We present the results of the comparative performance-versus-complexity analysis for the several types of artificial neural networks (NNs) used for nonlinear channel equalization in coherent optical communication systems. The comparison is carried out using an experimental set-up with the transmission dominated by the Kerr nonlinearity and component imperfections. For the first time, we investigate the application to the channel equalization of the convolution layer (CNN) in combination with a bidirectional long short-term memory (biLSTM) layer and the design combining CNN with a multi-layer perceptron. Their performance is compared with the one delivered by the previously proposed NN-based equalizers: one biLSTM layer, three-dense-layer perceptron, and the echo state network. Importantly, all architectures have been initially optimized by a Bayesian optimizer. First, we present the general expressions for the computational complexity associated with each NN type; these are given in terms of real multiplications per symbol. We demonstrate that in the experimental system considered, the convolutional layer coupled with the biLSTM (CNN+biLSTM) provides the largest Q-factor improvement compared to the reference linear chromatic dispersion compensation (2.9 dB improvement). Then, we examine the trade-off between the computational complexity and performance of all equalizers and demonstrate that the CNN+biLSTM is the best option when the computational complexity is not constrained, while when we restrict the complexity to some lower levels, the three-layer perceptron provides the best performance.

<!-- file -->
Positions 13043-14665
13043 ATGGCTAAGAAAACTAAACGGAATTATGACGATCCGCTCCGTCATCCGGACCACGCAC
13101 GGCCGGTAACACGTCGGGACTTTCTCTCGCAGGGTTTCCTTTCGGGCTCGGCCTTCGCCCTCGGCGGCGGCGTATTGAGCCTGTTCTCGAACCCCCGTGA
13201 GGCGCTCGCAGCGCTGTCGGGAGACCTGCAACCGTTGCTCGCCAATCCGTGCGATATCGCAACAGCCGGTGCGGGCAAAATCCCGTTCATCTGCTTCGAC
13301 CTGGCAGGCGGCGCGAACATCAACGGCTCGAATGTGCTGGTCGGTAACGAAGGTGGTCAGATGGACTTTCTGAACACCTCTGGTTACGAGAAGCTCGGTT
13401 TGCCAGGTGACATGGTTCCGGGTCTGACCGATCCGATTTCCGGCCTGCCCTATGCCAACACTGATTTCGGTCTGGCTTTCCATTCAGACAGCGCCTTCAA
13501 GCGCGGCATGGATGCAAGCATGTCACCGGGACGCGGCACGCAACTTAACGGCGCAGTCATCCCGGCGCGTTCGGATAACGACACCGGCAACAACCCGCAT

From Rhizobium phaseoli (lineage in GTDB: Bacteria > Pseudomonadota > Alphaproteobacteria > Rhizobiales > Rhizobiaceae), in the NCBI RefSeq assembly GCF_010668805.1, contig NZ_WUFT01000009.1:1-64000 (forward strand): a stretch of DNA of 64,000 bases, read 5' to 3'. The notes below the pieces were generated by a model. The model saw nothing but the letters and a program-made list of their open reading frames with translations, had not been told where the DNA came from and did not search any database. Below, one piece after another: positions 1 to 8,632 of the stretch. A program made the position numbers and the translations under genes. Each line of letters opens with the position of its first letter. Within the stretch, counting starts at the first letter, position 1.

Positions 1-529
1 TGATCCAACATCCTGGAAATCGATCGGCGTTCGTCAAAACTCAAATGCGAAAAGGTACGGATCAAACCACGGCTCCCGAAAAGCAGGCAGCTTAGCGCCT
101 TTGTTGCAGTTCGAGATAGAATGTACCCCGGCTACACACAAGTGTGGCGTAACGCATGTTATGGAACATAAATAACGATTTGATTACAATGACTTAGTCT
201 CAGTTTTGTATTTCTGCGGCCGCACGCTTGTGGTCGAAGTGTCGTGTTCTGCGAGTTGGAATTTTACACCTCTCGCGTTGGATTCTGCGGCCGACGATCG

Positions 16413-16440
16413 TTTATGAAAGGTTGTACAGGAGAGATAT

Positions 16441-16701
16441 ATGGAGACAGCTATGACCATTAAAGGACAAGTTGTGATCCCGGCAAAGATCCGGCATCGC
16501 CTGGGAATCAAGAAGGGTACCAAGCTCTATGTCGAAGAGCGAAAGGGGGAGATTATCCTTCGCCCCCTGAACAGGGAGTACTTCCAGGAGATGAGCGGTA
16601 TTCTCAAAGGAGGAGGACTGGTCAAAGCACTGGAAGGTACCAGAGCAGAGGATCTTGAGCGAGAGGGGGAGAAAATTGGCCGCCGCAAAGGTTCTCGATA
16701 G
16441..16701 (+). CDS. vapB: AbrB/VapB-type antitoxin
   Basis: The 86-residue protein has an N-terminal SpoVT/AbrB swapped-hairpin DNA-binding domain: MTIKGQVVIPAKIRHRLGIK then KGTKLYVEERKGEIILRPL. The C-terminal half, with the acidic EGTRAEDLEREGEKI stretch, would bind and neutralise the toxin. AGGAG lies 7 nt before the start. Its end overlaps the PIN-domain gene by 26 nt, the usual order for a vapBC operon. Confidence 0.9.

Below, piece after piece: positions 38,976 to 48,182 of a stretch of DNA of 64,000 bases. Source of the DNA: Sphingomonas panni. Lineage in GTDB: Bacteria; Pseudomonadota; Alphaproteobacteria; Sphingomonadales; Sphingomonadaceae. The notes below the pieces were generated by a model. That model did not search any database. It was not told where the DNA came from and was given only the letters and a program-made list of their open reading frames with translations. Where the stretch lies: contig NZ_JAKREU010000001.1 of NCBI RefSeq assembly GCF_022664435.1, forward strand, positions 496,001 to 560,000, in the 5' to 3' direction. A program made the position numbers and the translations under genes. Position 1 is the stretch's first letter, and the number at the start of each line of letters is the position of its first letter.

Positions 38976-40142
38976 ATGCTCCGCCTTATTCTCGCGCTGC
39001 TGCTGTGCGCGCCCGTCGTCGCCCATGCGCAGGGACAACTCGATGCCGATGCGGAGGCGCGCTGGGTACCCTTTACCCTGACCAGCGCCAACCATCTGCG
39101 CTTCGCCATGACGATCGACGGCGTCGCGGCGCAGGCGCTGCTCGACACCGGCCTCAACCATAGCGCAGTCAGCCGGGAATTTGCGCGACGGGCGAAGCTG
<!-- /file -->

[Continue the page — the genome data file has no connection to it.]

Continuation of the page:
Bibliographical noteThis work is licensed under a Creative Commons Attribution 4.0 License. For more information, see https://creativecommons.org/licenses/by/4.0/.
Funding: This paper was supported by the EU Horizon 2020 program under the
Marie Sklodowska-Curie grant agreement 813144 (REAL-NET). YO acknowledges the support of the SMARTNET EMJMD programme (Project
number - 586686-EPP-1-2017-1-UK-EPPKA1-JMD-MOB). JEP is supported
by Leverhulme Trust, Grant No. RP-2018-063. SKT acknowledges support of
the EPSRC project TRANSNET.
- Bayesian optimizer
- Neural network
- coherent detection
- computational complexity
- digital signal processing
- nonlinear equalizer
- optical communications